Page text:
In the 1970s, there was no need to consult grizzled mountaineers or your dentist’s dog-eared copies of National Geographic to find the world’s most awe-inspiring peak.
Denizens of any local gym knew that impressive mountain could be found in Venice, California, where there lived and trained an Austrian-born mountain of a man bearing an equally prodigious surname. Even today, many agree that when it comes to biceps development, Arnold Schwarzenegger has never been bettered. Sporting a pair of guns that purportedly stretched the tape to a surreal 22-plus inches, the Austrian Oak shattered previous standards and created a whole new archetype one to which every generation of bodybuilders since has aspired.
The Question Remains
So here we are, some 30 years later, and the question still begs: How did he do it; how did he carve those Matterhorns of muscle nestled between his rotator cuffs and elbows? Even more significant to you, the dedicated bodybuilding enthusiast, is the question, “Can I apply Arnold’s biceps training principles to spur new growth in my own arms?”
The answer is an emphatic yes. Although it must be noted that Schwarzenegger was uniquely qualified from a physiological standpoint to be an elite bodybuilder, the principles upon which he based his biceps-building plan visualization, dedication, intensity and consistency can be employed by anyone, from novice to professional.
To help you chart the course Schwarzenegger took to develop the world’s greatest biceps, we culled information and quotes from the extensive body of work that has appeared in Weider Publications over the years in Arnold’s name.
From Tiny Seeds Grow Mighty Oaks
It’s significant (and encouraging) to note that Schwarzenegger wasn’t born with massive guns. In fact, at the time he performed his first bodybuilding workout in 1962, the 15-year-old future Austrian Oak was a mere sapling all six feet and 150 pounds of him. But, he’s quick to point out, “When I was 10 years old, I was already flexing my arms every day. By the time I started bodybuilding at age 15, biceps were the most noticeable muscle group on my body. By flexing my biceps so much, I’d learned to control them more completely.”
“This mind-link ability then translated into my bodybuilding when I began training with weights. When I did a curl, it felt special, because I could instantly sense blood rushing into the muscle.”
See The Biceps, Be The Biceps
Many of us are aware of the mind games Schwarzenegger played in an effort to psych out his opponents come competition time (as illustrated in the film Pumping Iron). However, he didn’t reserve such tactics only for Lou Ferrigno, Franco Columbu or Sergio Oliva. In fact, the person to whom he applied his most intense psychological stratagems was himself.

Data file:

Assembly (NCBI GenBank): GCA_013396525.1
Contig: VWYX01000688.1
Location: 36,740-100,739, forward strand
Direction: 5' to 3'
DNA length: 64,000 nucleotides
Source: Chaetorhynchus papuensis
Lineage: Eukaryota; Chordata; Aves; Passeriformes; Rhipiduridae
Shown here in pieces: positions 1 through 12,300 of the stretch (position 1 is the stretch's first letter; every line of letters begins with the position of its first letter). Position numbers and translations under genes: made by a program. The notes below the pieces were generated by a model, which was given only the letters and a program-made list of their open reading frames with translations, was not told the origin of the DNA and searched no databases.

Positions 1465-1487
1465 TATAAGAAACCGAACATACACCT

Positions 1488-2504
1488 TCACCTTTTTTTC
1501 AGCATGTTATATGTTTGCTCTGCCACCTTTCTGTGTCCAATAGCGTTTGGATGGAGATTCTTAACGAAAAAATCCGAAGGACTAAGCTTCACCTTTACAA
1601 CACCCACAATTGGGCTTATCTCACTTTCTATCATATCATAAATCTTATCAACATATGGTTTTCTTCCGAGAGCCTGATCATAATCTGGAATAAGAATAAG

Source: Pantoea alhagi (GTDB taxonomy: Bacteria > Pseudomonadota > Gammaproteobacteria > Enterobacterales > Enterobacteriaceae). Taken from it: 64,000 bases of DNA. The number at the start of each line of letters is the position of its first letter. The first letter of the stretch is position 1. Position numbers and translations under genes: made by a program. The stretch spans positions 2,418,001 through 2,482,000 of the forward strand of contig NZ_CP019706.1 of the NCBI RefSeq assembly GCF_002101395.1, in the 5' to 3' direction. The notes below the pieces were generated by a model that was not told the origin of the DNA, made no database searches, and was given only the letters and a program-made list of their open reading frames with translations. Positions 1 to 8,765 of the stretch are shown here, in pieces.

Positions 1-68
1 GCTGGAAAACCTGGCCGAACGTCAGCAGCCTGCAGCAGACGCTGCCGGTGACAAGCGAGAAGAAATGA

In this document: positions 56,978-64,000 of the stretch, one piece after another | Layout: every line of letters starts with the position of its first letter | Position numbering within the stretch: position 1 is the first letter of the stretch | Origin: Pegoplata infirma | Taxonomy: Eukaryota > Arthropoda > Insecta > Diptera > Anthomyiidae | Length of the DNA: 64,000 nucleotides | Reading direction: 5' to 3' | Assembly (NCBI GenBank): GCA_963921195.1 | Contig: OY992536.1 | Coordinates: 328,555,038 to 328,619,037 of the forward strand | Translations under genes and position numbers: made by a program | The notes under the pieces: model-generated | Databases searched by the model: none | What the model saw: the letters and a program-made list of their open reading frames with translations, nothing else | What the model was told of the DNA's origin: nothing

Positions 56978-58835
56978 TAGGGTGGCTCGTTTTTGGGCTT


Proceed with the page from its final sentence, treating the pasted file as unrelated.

“Throughout my bodybuilding career,” Schwarzenegger reflects, “I was constantly playing tricks on my mind. This is why I began to think of my biceps as mountains, instead of flesh and blood. Thinking of my biceps as mountains made my arms grow faster and bigger than if I’d seen them only as muscles.”
“When you think of biceps as merely muscles, you subconsciously have a limit in your mind, which for biceps is something in the area of 20″ or 21″. When you limit yourself to that measurement, it is very hard to get to that level and, needless to say, impossible to get past it. But when you think about mountains, there is no limit to biceps growth, and therefore you have a chance of going beyond normal mental barriers.”
That being said, Schwarzenegger makes the point that it is important to temper our zeal with a healthy dose of pragmatism. “Enthusiasm is extremely important at all levels of bodybuilding. However, a beginner must learn to be satisfied with small gains overjoyed, in fact. He must not be told that giant gains come easily, that he can get super big overnight as long as he trains like a champion.”
“His progress should be a history of small successes, and he should look forward to each gain with great anticipation.”
Eye on the prize.
“Whether it’s muscle or money, you have to make it with your mind,” reminds the Oak. “I once asked a fellow whom I had seen train for four years whether he had ever thought of winning the Mr. Universe. His answer was ‘Nab, I could never do that.’ He was right. With that attitude, he could never experience serious progress.” Got your head on straight now? Good! Let’s get down to the nitty-gritty.